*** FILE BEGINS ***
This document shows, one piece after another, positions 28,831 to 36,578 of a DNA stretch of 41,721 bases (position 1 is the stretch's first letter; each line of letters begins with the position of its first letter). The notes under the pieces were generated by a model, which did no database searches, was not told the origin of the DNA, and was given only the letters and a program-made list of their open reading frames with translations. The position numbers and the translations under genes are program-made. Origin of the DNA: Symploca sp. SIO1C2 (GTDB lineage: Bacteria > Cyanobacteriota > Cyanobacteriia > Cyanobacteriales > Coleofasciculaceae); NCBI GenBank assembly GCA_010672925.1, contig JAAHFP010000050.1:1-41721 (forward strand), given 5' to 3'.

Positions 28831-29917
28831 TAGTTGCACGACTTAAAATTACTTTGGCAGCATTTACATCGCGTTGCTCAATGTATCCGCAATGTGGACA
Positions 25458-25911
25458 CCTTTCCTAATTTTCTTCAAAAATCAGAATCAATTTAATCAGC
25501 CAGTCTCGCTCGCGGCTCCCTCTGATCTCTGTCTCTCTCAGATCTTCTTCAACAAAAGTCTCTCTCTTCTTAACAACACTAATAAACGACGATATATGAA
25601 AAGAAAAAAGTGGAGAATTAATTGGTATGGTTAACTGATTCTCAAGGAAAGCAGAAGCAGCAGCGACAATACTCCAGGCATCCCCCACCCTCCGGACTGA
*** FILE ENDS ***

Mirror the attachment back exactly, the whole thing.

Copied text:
This document shows, one piece after another, positions 28,831 to 36,578 of a DNA stretch of 41,721 bases (position 1 is the stretch's first letter; each line of letters begins with the position of its first letter). The notes under the pieces were generated by a model, which did no database searches, was not told the origin of the DNA, and was given only the letters and a program-made list of their open reading frames with translations. The position numbers and the translations under genes are program-made. Origin of the DNA: Symploca sp. SIO1C2 (GTDB lineage: Bacteria > Cyanobacteriota > Cyanobacteriia > Cyanobacteriales > Coleofasciculaceae); NCBI GenBank assembly GCA_010672925.1, contig JAAHFP010000050.1:1-41721 (forward strand), given 5' to 3'.

Positions 28831-29917
28831 TAGTTGCACGACTTAAAATTACTTTGGCAGCATTTACATCGCGTTGCTCAATGTATCCGCAATGTGGACA
Positions 25458-25911
25458 CCTTTCCTAATTTTCTTCAAAAATCAGAATCAATTTAATCAGC
25501 CAGTCTCGCTCGCGGCTCCCTCTGATCTCTGTCTCTCTCAGATCTTCTTCAACAAAAGTCTCTCTCTTCTTAACAACACTAATAAACGACGATATATGAA
25601 AAGAAAAAAGTGGAGAATTAATTGGTATGGTTAACTGATTCTCAAGGAAAGCAGAAGCAGCAGCGACAATACTCCAGGCATCCCCCACCCTCCGGACTGA